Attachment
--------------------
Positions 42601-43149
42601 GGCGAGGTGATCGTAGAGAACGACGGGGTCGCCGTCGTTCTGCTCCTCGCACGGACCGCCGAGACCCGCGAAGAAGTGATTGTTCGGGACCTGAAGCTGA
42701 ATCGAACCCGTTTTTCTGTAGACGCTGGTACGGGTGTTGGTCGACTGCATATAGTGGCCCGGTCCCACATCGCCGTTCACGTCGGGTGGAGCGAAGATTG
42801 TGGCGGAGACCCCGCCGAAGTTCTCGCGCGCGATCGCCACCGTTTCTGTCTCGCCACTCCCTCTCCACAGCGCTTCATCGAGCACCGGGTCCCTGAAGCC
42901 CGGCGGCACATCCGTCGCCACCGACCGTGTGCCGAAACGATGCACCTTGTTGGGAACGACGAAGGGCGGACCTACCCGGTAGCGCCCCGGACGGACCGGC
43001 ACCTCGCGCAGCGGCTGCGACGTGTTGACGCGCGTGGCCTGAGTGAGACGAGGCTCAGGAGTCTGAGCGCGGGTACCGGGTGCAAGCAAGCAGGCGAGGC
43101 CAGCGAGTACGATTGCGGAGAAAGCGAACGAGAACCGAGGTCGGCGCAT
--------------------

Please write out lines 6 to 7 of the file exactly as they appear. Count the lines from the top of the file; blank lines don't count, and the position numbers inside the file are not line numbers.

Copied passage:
43001 ACCTCGCGCAGCGGCTGCGACGTGTTGACGCGCGTGGCCTGAGTGAGACGAGGCTCAGGAGTCTGAGCGCGGGTACCGGGTGCAAGCAAGCAGGCGAGGC
43101 CAGCGAGTACGATTGCGGAGAAAGCGAACGAGAACCGAGGTCGGCGCAT